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Tools and libraries for visualization

Here are some tools and libraries that can be used in our project.

TileMill is a free application for making maps and visualization of geospatial data.

TileMill: Adding data from Development Seed on Vimeo.

Such visualization is possible to make with d3.js library. It can be used for visualization of bibliographic coupling for example.

 

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Time Series Visualization with Cube

Today I stumbled upon Cube, an Open Source system for visualizing time series data. The system is based on Node.js, MongoDB and D3.js. The developers of the “half-baked but still tasty” tool describe Cube as:

an open-source system for visualizing time series data, built on MongoDB, Node and D3. If you send Cube timestamped events (with optional structured data), you can easily build realtime visualizations of aggregate metrics for internal dashboards. Cube speaks WebSockets for low-latency, asynchronous input and output: new events are streamed in, and requested metrics are streamed out as they are computed. (You can also POST events to Cube, if that’s your thing, and collectd integration is included!) Metrics are cached in capped collections, and simple reductions such as sum and max use pyramidal aggregation to improve performance. Visualizations are generated client-side and assembled into dashboards with a few mouse clicks.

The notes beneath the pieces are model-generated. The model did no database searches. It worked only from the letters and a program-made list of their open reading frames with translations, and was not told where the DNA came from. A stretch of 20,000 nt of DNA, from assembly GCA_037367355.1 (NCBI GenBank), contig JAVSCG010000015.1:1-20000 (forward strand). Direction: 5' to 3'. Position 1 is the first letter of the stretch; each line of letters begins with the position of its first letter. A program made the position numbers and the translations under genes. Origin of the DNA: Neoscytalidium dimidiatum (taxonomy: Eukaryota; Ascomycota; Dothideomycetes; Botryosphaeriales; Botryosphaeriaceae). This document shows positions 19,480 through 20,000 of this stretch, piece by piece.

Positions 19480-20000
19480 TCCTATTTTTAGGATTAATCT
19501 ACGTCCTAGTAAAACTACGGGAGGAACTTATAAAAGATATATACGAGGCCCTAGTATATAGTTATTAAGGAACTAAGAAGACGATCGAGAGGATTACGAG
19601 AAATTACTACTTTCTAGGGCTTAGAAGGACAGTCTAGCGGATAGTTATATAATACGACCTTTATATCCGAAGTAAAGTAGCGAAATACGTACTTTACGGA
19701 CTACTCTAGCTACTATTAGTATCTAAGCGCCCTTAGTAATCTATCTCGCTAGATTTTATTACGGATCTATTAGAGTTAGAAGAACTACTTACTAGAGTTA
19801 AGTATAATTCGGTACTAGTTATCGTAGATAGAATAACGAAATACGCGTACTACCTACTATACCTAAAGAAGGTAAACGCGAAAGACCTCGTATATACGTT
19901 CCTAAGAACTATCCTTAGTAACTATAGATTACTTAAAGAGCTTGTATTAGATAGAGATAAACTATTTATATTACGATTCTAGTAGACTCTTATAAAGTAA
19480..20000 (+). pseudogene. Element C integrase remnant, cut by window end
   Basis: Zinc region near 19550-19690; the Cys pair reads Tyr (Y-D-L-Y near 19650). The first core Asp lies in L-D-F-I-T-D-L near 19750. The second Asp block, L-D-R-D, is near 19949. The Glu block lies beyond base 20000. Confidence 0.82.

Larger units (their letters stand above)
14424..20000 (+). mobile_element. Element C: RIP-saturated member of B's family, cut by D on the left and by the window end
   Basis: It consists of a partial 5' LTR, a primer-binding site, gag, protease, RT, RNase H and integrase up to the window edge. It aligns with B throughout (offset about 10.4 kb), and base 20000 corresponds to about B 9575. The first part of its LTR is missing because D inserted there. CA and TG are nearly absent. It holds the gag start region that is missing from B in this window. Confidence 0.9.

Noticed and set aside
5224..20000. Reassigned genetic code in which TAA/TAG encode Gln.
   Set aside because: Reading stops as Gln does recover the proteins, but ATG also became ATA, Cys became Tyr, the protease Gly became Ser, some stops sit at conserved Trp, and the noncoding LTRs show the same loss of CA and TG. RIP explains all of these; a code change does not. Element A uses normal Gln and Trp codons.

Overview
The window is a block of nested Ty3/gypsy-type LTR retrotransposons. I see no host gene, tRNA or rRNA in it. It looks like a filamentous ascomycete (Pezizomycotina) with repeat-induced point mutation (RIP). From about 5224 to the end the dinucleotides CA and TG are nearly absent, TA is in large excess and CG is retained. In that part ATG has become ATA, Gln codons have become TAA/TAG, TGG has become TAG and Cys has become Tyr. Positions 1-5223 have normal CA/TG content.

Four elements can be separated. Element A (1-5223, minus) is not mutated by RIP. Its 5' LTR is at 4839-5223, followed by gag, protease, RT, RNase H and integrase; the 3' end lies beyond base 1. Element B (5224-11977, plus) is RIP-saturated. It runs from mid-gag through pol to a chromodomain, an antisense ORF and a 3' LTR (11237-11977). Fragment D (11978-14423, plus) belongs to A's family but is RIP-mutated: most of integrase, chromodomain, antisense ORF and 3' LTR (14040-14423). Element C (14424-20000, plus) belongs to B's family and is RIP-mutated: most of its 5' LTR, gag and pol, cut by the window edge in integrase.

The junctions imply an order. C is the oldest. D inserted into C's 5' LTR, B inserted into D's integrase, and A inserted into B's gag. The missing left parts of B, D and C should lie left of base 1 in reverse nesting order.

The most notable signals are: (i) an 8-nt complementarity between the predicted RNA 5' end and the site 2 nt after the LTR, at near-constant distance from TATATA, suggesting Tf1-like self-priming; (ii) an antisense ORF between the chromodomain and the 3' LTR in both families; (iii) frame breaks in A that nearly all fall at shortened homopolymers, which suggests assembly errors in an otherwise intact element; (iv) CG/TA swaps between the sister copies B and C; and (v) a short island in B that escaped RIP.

They also share a video on building an analytical dashboard in 60 seconds (the video is actually only 31 seconds long though), which shows the capabilities and speed of Cube.

I think it could be a strong candidate for future implementation in the project group. What do you think?

 

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Tableau Public

Free tool for interactive data visualization with opportunity to embed it in a website.

 

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Gephi for Graph Visualization

Gephi is a tool for people that have to explore and understand graphs. Like Photoshop but for data, the user interacts with the representation, manipulate the structures, shapes and colors to reveal hidden properties. The goal is to help data analysts to make hypothesis, intuitively discover patterns, isolate structure singularities or faults during data sourcing. It is a complementary tool to traditional statistics, as visual thinking with interactive interfaces is now recognized to facilitate reasoning. This is a software for Exploratory Data Analysis, a paradigm appeared in the Visual Analytics field of research.

 

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Augmented reality with handheld projectors

I was talking with some people about future technologies for learning and we explored some existing technologies for augmenting reality with mobile projectors, Microsoft Kinect and holographics. Check out this videos to see what can be done already today.

 
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Posted by on 13.11.2011 in Technologies, Video

 

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Comparison of design principles for navigating large data sets